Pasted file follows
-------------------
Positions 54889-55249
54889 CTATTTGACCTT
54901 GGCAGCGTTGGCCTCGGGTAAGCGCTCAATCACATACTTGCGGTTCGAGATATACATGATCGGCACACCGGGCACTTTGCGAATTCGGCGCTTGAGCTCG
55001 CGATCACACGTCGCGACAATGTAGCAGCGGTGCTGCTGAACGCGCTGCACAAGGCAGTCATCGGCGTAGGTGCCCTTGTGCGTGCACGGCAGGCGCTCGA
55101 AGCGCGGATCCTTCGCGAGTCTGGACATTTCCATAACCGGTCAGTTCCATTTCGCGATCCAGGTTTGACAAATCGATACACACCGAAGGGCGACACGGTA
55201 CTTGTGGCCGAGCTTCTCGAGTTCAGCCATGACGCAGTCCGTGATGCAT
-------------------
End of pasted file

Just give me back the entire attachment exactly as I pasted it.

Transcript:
Positions 54889-55249
54889 CTATTTGACCTT
54901 GGCAGCGTTGGCCTCGGGTAAGCGCTCAATCACATACTTGCGGTTCGAGATATACATGATCGGCACACCGGGCACTTTGCGAATTCGGCGCTTGAGCTCG
55001 CGATCACACGTCGCGACAATGTAGCAGCGGTGCTGCTGAACGCGCTGCACAAGGCAGTCATCGGCGTAGGTGCCCTTGTGCGTGCACGGCAGGCGCTCGA
55101 AGCGCGGATCCTTCGCGAGTCTGGACATTTCCATAACCGGTCAGTTCCATTTCGCGATCCAGGTTTGACAAATCGATACACACCGAAGGGCGACACGGTA
55201 CTTGTGGCCGAGCTTCTCGAGTTCAGCCATGACGCAGTCCGTGATGCAT